When preparing for your first birth, the unknown can be consuming. What will it feel like? What will you need, and how will your caregivers respond? You check and re-check to make sure your bag is ready for the hospital or your birth supplies are there for your midwife. But now that you have been through it already, you feel more mentally prepared for yourself, but there is a new unknown: what should big brother or sister do during birth?
Having siblings in the room during birth can create an incredible bond for kids of any age. Younger children benefit from being witness to the transition from mommy’s growing belly to a baby in arms. Older children can benefit from the emotional intensity of birth and what it takes to bring a baby into the world. Today, we will talk about how you can prepare yourself, your family, and your environment for the process of birth.
Birthing with Kids in the RoomOnce you have decided that you’d like your child to witness and be a part of the birth of their sibling, thinking through the process of birth can help you to prepare yourself for this new dynamic.
Do you thrive in a quiet, calm birthing environment or do you need the distraction of interaction? Do you want to be up and around and moving or in a “nest” space? Do you like to be touched and comforted physically or would you rather move around independently? These answers don’t necessarily say you cannot have your children present, but they will affect your own mental and physical preparation for birth.
- Have them come to your prenatal visits with you and meet your care providers
- Practice yoga with them in the room
- Deep breathe with them, vocalize together
- Read birth books and watch birth videos together
- Take a bath or a shower or a nap while your partner keeps them occupied but near - envision that kind of relaxation during labor with those noises and disruptions
Each birth is different, and the changes in your mind and body compensate for minor distractions in day to day life. Still, doing some of these exercises and mental preparation can help you to find the mental space you need to birth with kids in the room.
Preparing Kids for Birth
Just as you need to prepare your mind and heart to move through the process of labor with children in the room, your kids need to be as prepared as possible, too. They’ve watched your belly grow, but they’ve never seen you working as hard as you will during birth.
Small children can benefit from picture books like Welcome with Love, helping to normalize the pace and eventual intensity of labor and birth. Older siblings might like to read more about the process of birth from the books you are enjoying.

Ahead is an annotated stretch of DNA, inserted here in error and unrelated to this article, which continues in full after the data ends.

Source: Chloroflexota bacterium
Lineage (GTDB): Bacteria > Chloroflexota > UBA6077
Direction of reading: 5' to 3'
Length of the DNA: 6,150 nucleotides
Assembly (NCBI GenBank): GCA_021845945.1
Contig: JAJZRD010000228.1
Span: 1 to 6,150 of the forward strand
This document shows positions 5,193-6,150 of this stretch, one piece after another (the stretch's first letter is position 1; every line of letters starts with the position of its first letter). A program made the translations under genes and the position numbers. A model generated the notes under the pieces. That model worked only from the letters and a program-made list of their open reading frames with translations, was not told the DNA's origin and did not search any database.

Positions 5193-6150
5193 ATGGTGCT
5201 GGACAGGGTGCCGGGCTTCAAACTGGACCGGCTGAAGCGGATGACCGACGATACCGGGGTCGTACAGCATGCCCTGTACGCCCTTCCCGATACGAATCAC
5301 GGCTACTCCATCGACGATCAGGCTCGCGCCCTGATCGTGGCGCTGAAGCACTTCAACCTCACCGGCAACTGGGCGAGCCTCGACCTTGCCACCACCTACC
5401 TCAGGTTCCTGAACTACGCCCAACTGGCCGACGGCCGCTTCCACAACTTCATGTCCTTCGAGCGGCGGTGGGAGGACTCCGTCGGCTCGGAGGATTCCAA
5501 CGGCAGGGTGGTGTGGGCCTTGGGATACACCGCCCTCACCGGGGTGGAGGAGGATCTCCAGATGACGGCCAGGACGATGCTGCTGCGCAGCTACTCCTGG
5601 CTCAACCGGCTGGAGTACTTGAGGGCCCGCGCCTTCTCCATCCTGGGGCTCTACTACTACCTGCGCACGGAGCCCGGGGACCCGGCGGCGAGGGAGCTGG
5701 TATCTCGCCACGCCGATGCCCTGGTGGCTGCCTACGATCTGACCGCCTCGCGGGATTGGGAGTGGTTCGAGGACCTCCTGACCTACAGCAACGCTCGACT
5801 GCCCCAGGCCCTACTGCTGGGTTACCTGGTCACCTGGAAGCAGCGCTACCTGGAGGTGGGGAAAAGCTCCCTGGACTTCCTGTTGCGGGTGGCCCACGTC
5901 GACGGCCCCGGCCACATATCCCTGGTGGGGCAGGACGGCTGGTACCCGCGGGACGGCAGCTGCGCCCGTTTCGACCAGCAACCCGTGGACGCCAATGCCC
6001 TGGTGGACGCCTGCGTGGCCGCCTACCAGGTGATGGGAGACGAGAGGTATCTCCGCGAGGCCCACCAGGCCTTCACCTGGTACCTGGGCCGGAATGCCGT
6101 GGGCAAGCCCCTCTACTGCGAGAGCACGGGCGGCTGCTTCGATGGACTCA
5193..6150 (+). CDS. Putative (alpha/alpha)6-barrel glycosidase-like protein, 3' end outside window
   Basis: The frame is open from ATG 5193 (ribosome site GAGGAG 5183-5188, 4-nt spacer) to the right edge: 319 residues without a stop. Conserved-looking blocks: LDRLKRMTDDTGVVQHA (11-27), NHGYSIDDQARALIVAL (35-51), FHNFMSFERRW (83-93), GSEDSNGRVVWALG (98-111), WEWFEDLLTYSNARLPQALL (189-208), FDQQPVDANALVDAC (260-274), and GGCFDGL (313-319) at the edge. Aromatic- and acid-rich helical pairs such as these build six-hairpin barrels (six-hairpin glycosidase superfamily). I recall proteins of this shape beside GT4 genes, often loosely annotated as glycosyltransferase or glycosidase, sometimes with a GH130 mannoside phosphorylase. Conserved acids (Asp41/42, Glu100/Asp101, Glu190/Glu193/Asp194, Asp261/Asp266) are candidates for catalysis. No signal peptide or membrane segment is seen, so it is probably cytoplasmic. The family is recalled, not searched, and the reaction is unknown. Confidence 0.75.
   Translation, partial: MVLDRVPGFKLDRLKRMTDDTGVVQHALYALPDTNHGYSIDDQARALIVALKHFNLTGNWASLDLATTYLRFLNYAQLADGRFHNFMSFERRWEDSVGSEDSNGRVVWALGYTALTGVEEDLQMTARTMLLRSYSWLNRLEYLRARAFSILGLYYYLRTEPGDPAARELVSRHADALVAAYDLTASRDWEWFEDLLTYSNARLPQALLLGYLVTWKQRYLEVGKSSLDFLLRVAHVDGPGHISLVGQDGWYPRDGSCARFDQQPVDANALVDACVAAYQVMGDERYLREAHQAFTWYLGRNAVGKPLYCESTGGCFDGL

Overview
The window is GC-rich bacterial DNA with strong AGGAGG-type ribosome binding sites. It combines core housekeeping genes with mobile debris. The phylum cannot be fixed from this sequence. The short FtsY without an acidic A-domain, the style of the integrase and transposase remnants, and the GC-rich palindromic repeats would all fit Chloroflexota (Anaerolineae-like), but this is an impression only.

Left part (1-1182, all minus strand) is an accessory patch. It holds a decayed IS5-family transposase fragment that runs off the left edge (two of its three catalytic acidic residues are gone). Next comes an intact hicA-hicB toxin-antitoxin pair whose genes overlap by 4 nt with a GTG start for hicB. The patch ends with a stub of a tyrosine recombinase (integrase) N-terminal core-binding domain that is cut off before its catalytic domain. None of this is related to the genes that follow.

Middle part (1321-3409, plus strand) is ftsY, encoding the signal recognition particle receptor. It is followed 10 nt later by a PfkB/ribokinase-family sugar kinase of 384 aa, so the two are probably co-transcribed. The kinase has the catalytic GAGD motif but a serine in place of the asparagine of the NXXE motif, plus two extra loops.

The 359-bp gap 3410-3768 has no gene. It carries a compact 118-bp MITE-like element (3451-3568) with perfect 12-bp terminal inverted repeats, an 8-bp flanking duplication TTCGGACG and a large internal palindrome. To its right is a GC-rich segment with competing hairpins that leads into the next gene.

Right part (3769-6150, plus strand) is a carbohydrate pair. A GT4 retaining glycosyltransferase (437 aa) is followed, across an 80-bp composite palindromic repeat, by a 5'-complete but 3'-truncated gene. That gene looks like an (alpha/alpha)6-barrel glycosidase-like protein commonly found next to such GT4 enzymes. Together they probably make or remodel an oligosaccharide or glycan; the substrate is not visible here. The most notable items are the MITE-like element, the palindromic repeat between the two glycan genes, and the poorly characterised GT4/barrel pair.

Once they have become a bit more familiar with the idea that the baby is coming after a lot of hard work, you might introduce birth videos on Youtube. Show them videos with kids at birth. I think you should watch the videos first to screen them for your children. Having said that, I encourage you to show them a woman coping quietly, and another woman being very vocal and loud. If you are having a water birth you should watch lots of those videos too.
Finally, talk with them - a lot! What questions do they have? Do they know what birth is like? Have they heard weight lifters or tennis players make noise as they exert energy? Can they practice making BIG and LOUD noises with you? Can they practice being calm while you focus? Do they know there might be blood or messes, and that’s okay?
Most of the work involved in bringing kids in the room during birth comes beforehand. Talking with your kids and setting their expectations is an important part of the process.
Birth Prep for Siblings
Don’t forget to prepare the logistics, as well. The support and things you gather need to include preparations for your kids to have all that they need so that you don’t have to worry about them while laboring.
Someone will need to be available to help occupy smaller children as your partner supports you. That persons sole job is child care and to answer all their questions about the birth. There is always the potential that your child may need to leave the birth room and their point person understands that they might not actually witness the birth because of the needs of the children come first. Sometimes doulas will provide that service, but not always. This will need to be a person you and your children are comfortable and familiar with so that dynamic doesn’t interrupt your laboring process.
The place you plan to birth in will need to be considered as well. Will it be a single hospital room with little for your kids to do? Are kids allowed at all during birth? Which part of your home do you plan to labor and birth in, and are there things for your kids to do nearby?
If you decide to have your children present during your home birth you can plan several fun activities for them to do while you are in labor. One of my clients decided that the sibling doula was going to help the young girls plan a birthday party for their new sister. They gathered art supplies to make birthday cards, they decorated the dining room with balloons, and they even made a delicious birthday cake. You can plan trips to the park, pick out quite movies, games and art supplies. Don't forget to have plenty of healthy snacks for them to eat.
If It Isn’t for You
If you think through these scenarios and find that you are hesitant toward bringing the kids to the birth, it’s okay to explore that further. Are you concerned about how they will respond? Are you cringing at the thought of your attention being diverted away from the birth?
If having the sibling present for the birth is not right for you, you can find other alternatives to help the new siblings bond. Coming into the room just as baby is born, bringing a gift for baby and coming once everything has settled a bit, or having the freedom to move in and out of the room as they are comfortable and interested in it might be good alternatives.